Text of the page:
Reps. Reintroduce Bill to Increase Oversight, Close Deadly FDA Loophole
Congressmen Peter Roskam (R-IL) and Mark Kirk (R-IL) recently reintroduced legislation to secure our nation's food system and close a dangerous Food and Drug Administration (FDA) oversight loophole. This timely legislation comes on the heels of a salmonella outbreak surrounding the distribution of contaminated peanut butter resulting in the death of nine people, and sickening more than 600.
Currently, domestic food suppliers, importers, and private testing labs, are not required to report all testing data, leaving the FDA in the dark when a shipment fails to meet U.S. standards. This missed opportunity denies the FDA the ability to collect data for its risk-based screening system. Most importantly, it leaves open the possibility a nefarious supplier, domestic or international, could "shop around" for a lab willing to give it favorable results to gain entry into the U.S. food supply.
"The recent outbreak of salmonella underscores the deadly consequences of a lack of oversight of our food supply," said Roskam. "Every year 76 million people become sick, 325,000 are hospitalized, and 5,000 Americans die from food borne illnesses caused by contamination. Many of these deaths, including those recently caused by contaminated peanut butter, are avoidable. My legislation will close the most dangerous loophole, provide protection for whistleblowers in the industry, enhance penalties for violators and impose stricter safety standards to ensure a safe and secure food supply."
"Parents have a right to purchase safe food for their children," Congressman Kirk said. "Contaminated foods should not end up in America's shopping baskets. From cookies to snack mix to pet food, more than 2,500 products have been recalled in the latest incident alone. For the sake of American families, this dangerous loophole must be closed. I'm pleased to join with Congressman Roskam on this important legislation."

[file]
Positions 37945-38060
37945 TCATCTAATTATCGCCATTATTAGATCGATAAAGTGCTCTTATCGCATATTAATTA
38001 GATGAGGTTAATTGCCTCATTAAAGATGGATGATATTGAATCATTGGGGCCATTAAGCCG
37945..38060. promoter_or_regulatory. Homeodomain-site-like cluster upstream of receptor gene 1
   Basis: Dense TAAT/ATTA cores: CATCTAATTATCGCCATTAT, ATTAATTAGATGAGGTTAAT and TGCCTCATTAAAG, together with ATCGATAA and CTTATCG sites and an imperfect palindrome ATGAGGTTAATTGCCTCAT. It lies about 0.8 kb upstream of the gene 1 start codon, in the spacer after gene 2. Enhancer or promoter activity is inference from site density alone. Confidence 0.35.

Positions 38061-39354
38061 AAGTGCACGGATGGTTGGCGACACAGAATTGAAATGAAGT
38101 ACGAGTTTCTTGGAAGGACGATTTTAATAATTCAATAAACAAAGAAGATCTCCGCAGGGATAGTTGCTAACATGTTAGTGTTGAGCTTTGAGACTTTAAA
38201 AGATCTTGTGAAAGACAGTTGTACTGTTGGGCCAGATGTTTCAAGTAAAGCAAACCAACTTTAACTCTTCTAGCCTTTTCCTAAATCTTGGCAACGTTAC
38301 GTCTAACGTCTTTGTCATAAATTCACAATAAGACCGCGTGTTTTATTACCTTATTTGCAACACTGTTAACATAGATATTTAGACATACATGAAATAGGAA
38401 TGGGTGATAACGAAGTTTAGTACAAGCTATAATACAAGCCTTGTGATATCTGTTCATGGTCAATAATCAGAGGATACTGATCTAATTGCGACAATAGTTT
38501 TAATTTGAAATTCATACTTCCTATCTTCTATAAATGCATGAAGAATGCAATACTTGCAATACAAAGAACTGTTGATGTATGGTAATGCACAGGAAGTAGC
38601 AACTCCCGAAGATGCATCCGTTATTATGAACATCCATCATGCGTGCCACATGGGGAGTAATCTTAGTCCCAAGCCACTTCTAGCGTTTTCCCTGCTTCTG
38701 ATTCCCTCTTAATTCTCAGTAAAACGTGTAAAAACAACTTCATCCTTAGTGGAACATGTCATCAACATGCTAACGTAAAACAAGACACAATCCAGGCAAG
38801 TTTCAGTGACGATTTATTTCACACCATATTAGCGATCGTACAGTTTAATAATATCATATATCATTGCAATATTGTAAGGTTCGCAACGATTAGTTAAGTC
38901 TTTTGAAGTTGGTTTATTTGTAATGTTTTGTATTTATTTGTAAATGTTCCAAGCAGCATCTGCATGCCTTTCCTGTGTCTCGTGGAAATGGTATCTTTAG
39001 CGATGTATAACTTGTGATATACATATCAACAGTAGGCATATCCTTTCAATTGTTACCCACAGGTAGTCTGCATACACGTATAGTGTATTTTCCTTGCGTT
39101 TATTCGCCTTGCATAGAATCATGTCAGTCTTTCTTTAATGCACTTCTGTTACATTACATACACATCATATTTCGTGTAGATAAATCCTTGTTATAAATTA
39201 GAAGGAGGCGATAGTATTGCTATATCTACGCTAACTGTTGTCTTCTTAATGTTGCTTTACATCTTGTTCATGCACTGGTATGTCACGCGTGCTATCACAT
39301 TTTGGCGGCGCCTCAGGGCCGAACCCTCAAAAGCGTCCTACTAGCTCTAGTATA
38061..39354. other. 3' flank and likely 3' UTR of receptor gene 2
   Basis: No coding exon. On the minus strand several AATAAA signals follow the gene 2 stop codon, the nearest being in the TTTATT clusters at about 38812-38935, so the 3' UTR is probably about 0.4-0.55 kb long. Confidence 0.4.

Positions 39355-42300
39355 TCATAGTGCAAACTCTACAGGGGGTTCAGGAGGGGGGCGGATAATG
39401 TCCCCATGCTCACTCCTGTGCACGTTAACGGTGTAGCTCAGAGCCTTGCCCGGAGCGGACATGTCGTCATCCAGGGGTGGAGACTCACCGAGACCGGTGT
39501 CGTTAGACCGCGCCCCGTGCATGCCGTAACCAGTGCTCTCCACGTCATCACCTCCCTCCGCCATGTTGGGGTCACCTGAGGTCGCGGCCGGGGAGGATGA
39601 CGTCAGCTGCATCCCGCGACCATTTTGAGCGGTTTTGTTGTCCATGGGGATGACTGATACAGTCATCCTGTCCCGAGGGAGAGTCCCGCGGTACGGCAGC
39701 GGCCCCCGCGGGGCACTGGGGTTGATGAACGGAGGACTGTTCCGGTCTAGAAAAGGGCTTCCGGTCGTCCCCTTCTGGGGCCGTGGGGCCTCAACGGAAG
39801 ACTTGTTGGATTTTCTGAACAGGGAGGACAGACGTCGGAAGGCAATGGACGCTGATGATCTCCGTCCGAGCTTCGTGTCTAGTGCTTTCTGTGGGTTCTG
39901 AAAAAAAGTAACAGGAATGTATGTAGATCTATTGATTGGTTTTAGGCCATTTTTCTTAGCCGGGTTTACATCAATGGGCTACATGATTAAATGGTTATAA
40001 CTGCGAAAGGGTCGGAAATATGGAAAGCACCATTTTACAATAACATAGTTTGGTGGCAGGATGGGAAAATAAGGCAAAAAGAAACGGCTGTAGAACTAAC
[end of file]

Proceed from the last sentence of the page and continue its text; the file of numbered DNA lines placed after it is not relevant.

As co-chair of the House US-China Working Group, Congressman Kirk led the effort to address the stream of tainted food imports from China. In August 2007, Kirk won commitments from the Chinese government to allow FDA access to manufacturing facilities around the country. In 2008, Kirk worked with the State Department to secure space in Beijing to house FDA personnel and worked with the FDA to deploy its first team to China later in the year.
Media reports show the Peanut Corporation of America, the source of the recent outbreak, actually found salmonella contamination on 12 occasions in the past two years. However, the company still sold the products after shopping around for a favorable test result. While it is illegal to ship contaminated products, suppliers and labs are not required to submit data of failed tests. This dangerous loophole caused more than 500 people in Illinois and 42 other states to become ill with salmonella and in 8 cases have been linked to death.
The legislation also gives the FDA the authority to initiate mandatory recalls of tainted food products.
Roskam and Kirk introduced similar legislation in April of 2008, nine months before the salmonella outbreak that killed eight